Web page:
Entourage has always moved at a lightning-quick pace, its characters wielding acidic bon mots like weapons, and delivering them like machine gun fire. The program expertly conveys the tensions and frayed nerves that accompany a fast-lane lifestyle, especially one in which tens of millions of dollars are on the line and monstrous – not to mention powerful – egos are at risk of deflation. If you’re still wondering why David Letterman required a heart bypass job some years back, just tune into HBO on Sunday evenings.
That said, the pressure cooker ambience the Entourage boys exist in – and it’s largely a boys’ club – grows ever more fraught during Season 7, as the stakes increase. Ari’s “fuck you” hubris proves that what goes around comes around, Johnny’s desperation for a home run success multiplies as he faces foreclosure, Eric grows more aggressive about living life on his own terms, Vince faces an emotional crisis which could derail his career, and Turtle continues his ongoing struggle to prove his own worth.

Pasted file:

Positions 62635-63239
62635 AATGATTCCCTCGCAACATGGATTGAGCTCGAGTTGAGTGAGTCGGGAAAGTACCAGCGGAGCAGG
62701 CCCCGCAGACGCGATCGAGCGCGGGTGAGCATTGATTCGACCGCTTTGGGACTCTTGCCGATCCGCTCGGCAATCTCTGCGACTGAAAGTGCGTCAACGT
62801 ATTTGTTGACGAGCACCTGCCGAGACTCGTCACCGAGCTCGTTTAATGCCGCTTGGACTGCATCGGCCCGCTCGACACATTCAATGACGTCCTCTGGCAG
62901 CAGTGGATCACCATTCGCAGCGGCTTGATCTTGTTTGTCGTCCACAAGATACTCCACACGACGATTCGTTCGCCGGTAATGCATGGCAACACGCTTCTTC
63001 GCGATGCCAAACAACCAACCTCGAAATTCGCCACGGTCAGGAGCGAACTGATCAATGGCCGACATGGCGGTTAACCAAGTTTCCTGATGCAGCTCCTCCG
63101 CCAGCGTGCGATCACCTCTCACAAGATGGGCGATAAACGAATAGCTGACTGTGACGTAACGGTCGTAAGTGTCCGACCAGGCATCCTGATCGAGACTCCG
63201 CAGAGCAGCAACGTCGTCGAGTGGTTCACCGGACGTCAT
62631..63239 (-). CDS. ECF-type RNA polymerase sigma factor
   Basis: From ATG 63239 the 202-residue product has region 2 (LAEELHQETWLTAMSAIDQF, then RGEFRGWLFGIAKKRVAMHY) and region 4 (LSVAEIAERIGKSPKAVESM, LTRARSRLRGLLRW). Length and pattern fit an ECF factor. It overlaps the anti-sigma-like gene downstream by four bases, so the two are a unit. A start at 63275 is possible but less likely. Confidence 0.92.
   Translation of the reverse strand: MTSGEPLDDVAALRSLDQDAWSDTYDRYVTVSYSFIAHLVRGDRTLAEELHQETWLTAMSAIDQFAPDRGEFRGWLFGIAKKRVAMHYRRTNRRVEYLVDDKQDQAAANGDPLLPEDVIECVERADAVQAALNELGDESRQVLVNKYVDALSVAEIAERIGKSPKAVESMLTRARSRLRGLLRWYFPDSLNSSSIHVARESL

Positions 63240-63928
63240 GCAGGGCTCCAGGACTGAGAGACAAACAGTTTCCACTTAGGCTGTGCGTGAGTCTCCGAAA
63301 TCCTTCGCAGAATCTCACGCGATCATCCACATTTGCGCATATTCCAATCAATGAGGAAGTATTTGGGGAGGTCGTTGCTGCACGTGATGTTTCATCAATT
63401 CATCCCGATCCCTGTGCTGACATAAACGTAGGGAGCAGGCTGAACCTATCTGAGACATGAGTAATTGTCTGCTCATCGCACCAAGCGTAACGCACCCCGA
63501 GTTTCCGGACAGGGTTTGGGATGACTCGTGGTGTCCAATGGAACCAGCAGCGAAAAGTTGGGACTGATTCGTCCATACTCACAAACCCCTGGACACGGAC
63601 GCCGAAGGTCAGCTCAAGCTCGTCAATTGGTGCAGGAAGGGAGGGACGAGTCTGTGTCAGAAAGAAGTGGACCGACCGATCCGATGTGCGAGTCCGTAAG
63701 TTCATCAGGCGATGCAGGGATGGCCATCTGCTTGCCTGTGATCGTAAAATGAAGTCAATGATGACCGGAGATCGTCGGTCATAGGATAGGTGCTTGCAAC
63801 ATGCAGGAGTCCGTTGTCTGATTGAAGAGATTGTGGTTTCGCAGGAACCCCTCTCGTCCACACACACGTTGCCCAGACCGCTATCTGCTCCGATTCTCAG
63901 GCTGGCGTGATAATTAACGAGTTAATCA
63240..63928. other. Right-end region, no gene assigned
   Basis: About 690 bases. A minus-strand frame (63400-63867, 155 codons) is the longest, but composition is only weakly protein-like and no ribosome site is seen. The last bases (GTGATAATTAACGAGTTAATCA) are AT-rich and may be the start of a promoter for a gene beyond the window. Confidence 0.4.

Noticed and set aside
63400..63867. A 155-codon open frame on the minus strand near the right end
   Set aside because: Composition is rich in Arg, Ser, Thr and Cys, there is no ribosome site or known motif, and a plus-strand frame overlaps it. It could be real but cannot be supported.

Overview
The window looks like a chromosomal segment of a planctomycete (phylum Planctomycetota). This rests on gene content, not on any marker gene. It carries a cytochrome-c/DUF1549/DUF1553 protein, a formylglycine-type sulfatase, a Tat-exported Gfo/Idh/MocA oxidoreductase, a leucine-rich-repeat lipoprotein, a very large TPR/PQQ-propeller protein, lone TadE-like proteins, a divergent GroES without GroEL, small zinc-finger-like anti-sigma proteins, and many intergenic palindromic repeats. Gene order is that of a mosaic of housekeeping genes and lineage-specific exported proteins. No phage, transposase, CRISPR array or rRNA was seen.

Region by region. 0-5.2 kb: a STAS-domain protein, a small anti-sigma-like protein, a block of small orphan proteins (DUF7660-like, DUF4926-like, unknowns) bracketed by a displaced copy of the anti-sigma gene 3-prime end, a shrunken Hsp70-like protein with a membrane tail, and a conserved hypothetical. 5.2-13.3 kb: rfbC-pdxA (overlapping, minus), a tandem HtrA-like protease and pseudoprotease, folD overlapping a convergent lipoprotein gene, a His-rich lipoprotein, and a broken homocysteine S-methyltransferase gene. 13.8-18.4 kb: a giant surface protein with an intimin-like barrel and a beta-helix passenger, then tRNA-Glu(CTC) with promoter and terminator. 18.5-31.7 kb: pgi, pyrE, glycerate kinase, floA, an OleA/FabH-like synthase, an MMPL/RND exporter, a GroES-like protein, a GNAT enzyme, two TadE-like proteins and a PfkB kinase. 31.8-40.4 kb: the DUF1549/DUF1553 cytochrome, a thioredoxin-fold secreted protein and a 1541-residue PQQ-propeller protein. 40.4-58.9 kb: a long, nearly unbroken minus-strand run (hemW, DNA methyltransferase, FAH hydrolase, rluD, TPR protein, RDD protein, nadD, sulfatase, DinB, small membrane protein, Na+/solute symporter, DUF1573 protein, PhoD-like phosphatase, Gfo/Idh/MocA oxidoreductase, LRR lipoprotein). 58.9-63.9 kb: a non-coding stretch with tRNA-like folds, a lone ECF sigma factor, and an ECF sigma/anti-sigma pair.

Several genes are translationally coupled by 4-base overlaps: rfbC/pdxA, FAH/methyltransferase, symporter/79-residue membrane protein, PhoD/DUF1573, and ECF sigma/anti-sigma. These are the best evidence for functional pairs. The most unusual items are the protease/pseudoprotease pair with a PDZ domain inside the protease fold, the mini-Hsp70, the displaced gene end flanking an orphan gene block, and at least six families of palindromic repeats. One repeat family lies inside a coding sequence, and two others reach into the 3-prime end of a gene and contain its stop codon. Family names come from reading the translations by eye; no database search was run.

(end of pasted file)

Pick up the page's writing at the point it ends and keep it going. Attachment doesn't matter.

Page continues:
I’ve always found Jerry Ferrara utterly appealing as Turtle, a chunky, hip hop-loving manchild equally focused on earning his own loot and finding a steady lady love. In this season, he pursues the fetching Alex, a slinky Latina who initially wants nothing to do with him – yes, predictable, I know – but that doesn’t slow Turtle down, even though his desire to impress her ensnares him in a trap his own hubris has fashioned, one which only reminds him of Vince’s centrality in his life, Vince being the 800lb gorilla Turtle would perhaps like to shut away in another room. Still, Turtle never relinquishes the earnest, boyish sweetness that has become his trademark.